24 hours woman

yesterday was a good day to be a woman in Detroit.

the morning was a celebration of international women’s day, bringing together labor and community. the afternoon and evening were spent with the Detroit Full Circle Doula Collective, naming ourselves and planning some work.

hanging over this was news that i received on friday – a woman in my community found out that her best friend (a 3rd grade teacher) had been killed, by her boyfriend, in front of her child and her niece. he then went and shot himself.

that shocking act of violence is the sort of thing that drops the bottom out of me, makes me so so hopeless. it happens so often – search “man shoots girlfriend/wife/partner, then self” and millions of stories come up. it’s not the only violence, but it is such a specific and intimate violence that it scares me.

holding that in my heart, i went to be with women.

the international women’s day event was beautiful – we were at the UAW-Ford building. i had to go park down by the river because i was driving a suburu, and i appreciated that.

i got to work with union leader connie leaks, as co-facilitator of the event. speakers included cindy estrada (UAW vice president, mama, grandmama), grace lee boggs, lottie spady and kim sherobbi (both doing amazing work at EMEAC – in digital/food justice and education respectively), kim hodges and joan moss from the MI alliance of timebanks, gloria moya, myrtle thompson-curtis (feedom freedom growers) with poetry by gloria house and janice fialka.

from the beginning it was clear we were doing something really wonderful. we all brought to mind the women who have gotten us to this point, our ancestors and women who held space for us to grow.

cindy spoke first, and she was a powerhouse – it’s easy to see how this woman, who looks like a really together college student, is a grandmother, mother, and the first Latina to hold the UAW VP office.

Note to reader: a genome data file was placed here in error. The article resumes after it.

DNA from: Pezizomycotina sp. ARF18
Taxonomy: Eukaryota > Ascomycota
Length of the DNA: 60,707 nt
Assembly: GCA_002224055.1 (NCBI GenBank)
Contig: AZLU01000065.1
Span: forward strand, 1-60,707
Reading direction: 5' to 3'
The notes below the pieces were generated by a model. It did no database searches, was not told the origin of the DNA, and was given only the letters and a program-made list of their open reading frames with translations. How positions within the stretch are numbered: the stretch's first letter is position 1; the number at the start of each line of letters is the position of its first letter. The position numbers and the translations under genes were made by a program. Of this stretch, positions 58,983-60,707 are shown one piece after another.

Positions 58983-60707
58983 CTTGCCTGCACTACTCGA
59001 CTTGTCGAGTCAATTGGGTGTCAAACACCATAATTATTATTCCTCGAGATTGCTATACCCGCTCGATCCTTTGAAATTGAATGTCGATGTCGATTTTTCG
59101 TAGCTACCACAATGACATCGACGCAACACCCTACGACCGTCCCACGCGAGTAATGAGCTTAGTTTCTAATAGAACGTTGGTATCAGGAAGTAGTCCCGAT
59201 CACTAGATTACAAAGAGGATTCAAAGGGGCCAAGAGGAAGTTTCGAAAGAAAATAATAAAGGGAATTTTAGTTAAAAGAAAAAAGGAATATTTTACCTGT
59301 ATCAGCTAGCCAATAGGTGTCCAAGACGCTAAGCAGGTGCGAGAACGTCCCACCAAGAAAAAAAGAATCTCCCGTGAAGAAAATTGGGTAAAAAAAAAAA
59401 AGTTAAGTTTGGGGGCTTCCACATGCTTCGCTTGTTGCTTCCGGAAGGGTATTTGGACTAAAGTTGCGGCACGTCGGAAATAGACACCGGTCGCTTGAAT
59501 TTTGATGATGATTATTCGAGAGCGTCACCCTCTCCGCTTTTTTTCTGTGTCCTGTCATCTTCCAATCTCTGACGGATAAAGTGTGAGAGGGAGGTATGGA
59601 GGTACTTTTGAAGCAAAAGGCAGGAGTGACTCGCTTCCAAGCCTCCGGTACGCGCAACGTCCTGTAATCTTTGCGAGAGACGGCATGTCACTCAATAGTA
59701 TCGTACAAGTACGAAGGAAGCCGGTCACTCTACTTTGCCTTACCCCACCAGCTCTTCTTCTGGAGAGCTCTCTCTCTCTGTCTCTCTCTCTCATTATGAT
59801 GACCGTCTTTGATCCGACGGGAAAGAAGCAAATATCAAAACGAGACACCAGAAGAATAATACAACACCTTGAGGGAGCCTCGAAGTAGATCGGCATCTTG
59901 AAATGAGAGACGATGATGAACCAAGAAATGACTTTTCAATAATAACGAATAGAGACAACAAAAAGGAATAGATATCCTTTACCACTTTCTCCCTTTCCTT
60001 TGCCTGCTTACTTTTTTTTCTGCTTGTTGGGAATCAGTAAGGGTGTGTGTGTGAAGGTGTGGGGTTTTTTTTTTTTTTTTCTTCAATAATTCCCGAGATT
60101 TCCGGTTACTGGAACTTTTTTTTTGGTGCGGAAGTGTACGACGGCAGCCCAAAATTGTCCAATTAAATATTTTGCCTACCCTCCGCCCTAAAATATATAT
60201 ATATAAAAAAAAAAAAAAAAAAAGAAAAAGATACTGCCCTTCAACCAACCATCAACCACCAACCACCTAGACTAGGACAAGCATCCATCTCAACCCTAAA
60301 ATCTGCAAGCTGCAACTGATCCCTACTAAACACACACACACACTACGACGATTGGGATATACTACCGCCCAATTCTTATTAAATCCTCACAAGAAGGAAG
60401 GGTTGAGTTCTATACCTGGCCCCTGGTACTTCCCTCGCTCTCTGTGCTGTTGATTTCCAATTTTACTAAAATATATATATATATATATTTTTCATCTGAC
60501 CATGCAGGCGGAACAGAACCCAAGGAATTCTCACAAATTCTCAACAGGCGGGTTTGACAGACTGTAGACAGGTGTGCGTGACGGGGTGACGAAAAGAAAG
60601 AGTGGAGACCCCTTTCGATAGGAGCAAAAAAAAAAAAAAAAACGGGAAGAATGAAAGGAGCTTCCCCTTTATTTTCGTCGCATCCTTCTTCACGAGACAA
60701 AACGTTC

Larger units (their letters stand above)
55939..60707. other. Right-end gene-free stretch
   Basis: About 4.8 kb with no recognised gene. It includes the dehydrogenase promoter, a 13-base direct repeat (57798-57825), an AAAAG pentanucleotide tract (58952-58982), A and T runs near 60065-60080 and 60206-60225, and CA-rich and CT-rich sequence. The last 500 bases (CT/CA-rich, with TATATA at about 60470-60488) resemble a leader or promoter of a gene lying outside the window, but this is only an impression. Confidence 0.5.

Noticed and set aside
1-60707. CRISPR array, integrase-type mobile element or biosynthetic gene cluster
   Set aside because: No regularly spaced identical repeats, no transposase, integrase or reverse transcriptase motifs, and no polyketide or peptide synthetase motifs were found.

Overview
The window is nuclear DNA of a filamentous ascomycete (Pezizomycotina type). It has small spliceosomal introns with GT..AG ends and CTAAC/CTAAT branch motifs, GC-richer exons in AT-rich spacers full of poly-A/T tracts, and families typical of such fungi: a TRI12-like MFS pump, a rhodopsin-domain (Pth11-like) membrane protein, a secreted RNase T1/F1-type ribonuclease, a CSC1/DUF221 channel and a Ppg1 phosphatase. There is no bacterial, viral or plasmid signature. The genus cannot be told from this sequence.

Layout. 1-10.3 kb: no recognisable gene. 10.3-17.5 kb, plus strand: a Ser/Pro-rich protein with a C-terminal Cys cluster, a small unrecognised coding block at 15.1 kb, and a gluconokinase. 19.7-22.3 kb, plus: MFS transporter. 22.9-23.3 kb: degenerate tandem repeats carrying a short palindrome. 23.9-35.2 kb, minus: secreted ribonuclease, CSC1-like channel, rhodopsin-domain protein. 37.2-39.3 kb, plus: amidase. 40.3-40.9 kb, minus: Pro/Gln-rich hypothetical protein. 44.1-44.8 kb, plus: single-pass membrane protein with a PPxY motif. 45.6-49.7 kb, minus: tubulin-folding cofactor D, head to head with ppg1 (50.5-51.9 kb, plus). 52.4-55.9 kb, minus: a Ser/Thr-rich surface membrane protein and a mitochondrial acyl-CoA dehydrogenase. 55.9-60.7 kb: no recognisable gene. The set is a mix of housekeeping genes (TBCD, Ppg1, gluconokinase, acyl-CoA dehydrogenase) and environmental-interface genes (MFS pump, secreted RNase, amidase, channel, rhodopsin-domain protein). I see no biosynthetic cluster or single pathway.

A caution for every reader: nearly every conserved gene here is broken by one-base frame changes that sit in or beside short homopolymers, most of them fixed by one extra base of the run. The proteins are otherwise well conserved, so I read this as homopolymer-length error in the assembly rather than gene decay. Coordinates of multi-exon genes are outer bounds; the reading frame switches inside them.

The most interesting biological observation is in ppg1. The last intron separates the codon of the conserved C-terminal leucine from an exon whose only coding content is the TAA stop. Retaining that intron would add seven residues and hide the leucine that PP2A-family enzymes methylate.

“I was taught to always give my attention and time to the working people.” — Cindy Estrada

she spoke brilliantly to the current political moment in Detroit, in MI:

Detroit appointing an EFM is a way of saying that people of color, poor people, don’t know how to live, educate, and work. — Cindy Estrada

cindy’s pointed out that bob king, the president of the UAW, was sitting in the back corner of the room. it was a good thing that he was there.

after cindy riled up the room, i got to introduce grace lee boggs…here’s what i said:

grace lee boggs is a chinese-american community organizer who has beautifully held the balance of organizing and philosophy. she has left no issue unexplored, un-analyzed. she encourages everyone around her to be studying, thinking, developing an analysis and reflecting on the moment it is in the univers – to make sure our work is worthy of our context.

she often says she’s still got all of her marbles, but i think she is helping to create an entirely new game. at a moment like today, when i received news of great violence against a woman and i feel so hopeless, i think of grace’s words that we must ‘transform ourselves to transform the world.’

i am most familiar with three of grace’s projects – detroit summer, the boggs center, and the newly forming boggs educational center, which will start growing these ideas, rooting them with our babies, supporting a new generation to make a way out of no way.

grace is in a state of glory these days when she speaks – she knows exactly what her message is as she approaches her 96th birthday.

on this day, the 100th anniversary of what was originally called international working women’s day, grace reminded us of the triangle shirt factory fire where 149 girls and women died because the doors were locked. she placed the women in the room in that context, and reiterated that it is time to grow our souls.

People are hungry for a new way, people are longing to grow their souls. — Grace Lee Boggs

after grace were a myriad of speakers…here are some of the words that stood out to me:

You can learn from anyone, at any time, in any place. Everyone has some education to give. I ask that we all become conscious, committed teachers. All the time. What do we need to share, to grow Detroit? — Kim Sherobbi

Everybody deserves healthy, fresh, affordable food, period. — Myrtle Thompson, Feedom Freedom Growers, whose philosophy is “grow a garden, grow a community.”

the ideas were incredible – lottie spoke about our work with the digital justice coalition and that fundamental human right to communicate.

kim hodges and joan moss made timebanking so simple and accessible: “how many people here cook? how many need something done around the house? timebank. get your needs met by giving to your community.”

a fiery community activist named ann heller got up and spoke about how she and her community, knowing nothing about clinics, had started a free community clinic twice a month and it was booming.